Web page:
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Vatican Toughens Rules on Dealing with Priests Who Have Abused Minors

Aired July 15, 2010 - 16:00:00   ET


BECKY ANDERSON, HOST: The Vatican toughens its rules on dealing with priests who have sexually abused minors. It's a story that resonates for believers around the world, from Lagos to Montevideo. Tonight, the one opinion that matters -- a victim's response to the promises made by the Catholic Church.

On CNN, this is the hour we connect the world.

The long awaited new rules on sex abuse were issued by the Vatican today.

But is the Catholic Church doing enough?

The United Nations says that kids affected still need to see justice done.

With today's top story and its connections to you, I'm Becky Anderson in London.

Also tonight, a CNN investigation finds only 2 percent of the rebuilding aid promised to Haiti has actually been delivered. We're going to name the countries that haven't kept their word so far.


ANDERSON: And you've got to recognize the song "I Try." Macy Gray won many awards for it, and tonight, she is answering your questions.

And you can connect with the program online via Twitter. My personal address, as always, is atbeckycnn.

Well, first up tonight, damage control at the Vatican. The Roman Catholic Church is trying to stop sexual abuse of children by its own clergy by putting new anti-predator rules in place.

But one critic says it's like bringing a child's sand shovels to an avalanche.

Let's kick off this part of the show with Atika Shubert in Rome.


ATIKA SHUBERT, CNN CORRESPONDENT: Now, these are the new revisions to church law. And, really, there's nothing new in here. It really just puts into law -- Catholic Church law, of course -- what has already been established as a Vatican norm on fighting abuse.

Here are some of the main points. The pope now has the authority to defrock a priest without a formal Vatican trial. Also, the statute of limitations on abuse cases is extended from 10 to 20 years.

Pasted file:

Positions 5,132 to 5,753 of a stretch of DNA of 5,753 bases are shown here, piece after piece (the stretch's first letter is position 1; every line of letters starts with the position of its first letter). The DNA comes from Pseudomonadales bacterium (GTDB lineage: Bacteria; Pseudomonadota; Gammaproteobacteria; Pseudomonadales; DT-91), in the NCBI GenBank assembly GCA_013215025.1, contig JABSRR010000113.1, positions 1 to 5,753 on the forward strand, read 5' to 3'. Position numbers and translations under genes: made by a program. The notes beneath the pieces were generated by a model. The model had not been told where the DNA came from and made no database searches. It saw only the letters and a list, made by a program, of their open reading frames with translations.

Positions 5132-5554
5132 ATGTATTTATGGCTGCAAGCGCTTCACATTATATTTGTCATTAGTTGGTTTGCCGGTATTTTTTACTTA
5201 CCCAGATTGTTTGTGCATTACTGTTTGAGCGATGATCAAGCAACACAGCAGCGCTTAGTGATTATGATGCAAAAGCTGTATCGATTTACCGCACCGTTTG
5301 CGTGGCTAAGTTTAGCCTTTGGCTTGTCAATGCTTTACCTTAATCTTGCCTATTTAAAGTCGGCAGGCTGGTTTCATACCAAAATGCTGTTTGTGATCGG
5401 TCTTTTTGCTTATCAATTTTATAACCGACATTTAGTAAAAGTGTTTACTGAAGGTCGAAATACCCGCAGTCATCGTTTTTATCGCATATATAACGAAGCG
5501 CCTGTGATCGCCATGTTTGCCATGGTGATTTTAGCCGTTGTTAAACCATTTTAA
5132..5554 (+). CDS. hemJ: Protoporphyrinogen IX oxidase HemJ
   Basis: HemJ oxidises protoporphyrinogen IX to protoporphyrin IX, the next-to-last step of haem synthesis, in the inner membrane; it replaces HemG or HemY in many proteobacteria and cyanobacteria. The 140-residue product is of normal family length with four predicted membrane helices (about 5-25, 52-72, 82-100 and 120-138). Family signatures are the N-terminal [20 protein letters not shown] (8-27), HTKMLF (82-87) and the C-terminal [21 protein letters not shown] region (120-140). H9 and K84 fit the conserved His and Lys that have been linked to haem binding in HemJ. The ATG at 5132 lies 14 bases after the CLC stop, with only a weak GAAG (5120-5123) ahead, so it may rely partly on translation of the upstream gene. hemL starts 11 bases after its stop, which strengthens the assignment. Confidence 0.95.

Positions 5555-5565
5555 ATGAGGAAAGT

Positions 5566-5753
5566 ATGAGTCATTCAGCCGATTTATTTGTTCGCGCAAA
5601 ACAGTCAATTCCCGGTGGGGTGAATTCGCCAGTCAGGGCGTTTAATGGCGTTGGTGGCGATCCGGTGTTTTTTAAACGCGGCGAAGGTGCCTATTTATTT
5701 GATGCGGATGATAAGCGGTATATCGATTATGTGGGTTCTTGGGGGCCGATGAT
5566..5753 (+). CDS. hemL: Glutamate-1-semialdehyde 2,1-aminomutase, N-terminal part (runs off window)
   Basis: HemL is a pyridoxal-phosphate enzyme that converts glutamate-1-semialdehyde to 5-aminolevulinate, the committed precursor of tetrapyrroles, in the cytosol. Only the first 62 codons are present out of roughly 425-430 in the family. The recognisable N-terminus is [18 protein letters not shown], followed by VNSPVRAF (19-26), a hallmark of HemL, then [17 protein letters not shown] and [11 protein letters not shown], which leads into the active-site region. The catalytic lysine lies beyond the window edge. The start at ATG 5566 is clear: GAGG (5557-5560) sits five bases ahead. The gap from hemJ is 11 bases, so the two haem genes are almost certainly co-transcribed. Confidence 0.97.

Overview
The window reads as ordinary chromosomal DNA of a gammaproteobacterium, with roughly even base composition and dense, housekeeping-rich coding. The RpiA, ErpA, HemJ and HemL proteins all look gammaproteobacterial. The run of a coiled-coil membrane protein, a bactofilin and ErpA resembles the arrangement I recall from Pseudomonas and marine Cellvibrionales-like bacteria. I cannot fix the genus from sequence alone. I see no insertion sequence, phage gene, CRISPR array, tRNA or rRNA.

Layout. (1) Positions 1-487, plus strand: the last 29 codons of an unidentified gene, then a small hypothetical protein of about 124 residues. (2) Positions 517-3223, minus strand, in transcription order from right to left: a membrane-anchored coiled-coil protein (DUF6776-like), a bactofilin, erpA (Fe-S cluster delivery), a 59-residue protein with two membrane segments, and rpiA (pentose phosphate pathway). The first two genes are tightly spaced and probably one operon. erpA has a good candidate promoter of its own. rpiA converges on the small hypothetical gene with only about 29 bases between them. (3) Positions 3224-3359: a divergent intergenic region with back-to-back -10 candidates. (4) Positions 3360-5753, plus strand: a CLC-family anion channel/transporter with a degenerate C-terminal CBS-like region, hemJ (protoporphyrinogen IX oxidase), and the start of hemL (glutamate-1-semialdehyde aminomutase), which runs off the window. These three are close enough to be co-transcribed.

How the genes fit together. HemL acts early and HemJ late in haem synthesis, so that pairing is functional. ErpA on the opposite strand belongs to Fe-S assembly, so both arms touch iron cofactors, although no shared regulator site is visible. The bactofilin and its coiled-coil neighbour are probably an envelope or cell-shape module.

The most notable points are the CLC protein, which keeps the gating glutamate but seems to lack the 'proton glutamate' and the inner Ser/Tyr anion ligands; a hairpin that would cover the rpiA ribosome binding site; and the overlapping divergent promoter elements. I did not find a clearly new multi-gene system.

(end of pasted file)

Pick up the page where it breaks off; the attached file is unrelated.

Now, it also explicitly makes the possession of child pornography a grave offense and it makes it clear that the abuse of a mentally disabled adult is as serious an offense as the abuse of a minor.

Now, for many people, those last two points really go without saying, but this is the first time it's actually been codified and put into law. So this is really about clearing away that Vatican bureaucracy, making sure that bishops around the world know that this is binding law and that those who break the law can and should be punished.

Here's what the Vatican's chief prosecutor, Monsignor Charles Scicluna, had to say about it.


MONSIGNOR CHARLES SCICLUNA, VATICAN PROMOTER OF JUSTICE: It is very important to have a clear norm, especially if it's talking about crime. Every person has the right to know what the law says. And this is a very important point here, to make it clear to everybody.


SHUBERT: Now, the very fact that Scicluna personally released this document and took the extra time to talk to the press, that's a very rare event and really underscores that the Vatican is trying to show, quote, "its rigor and transparency" in this.

But even Scicluna admits this document right here is very far from being perfect.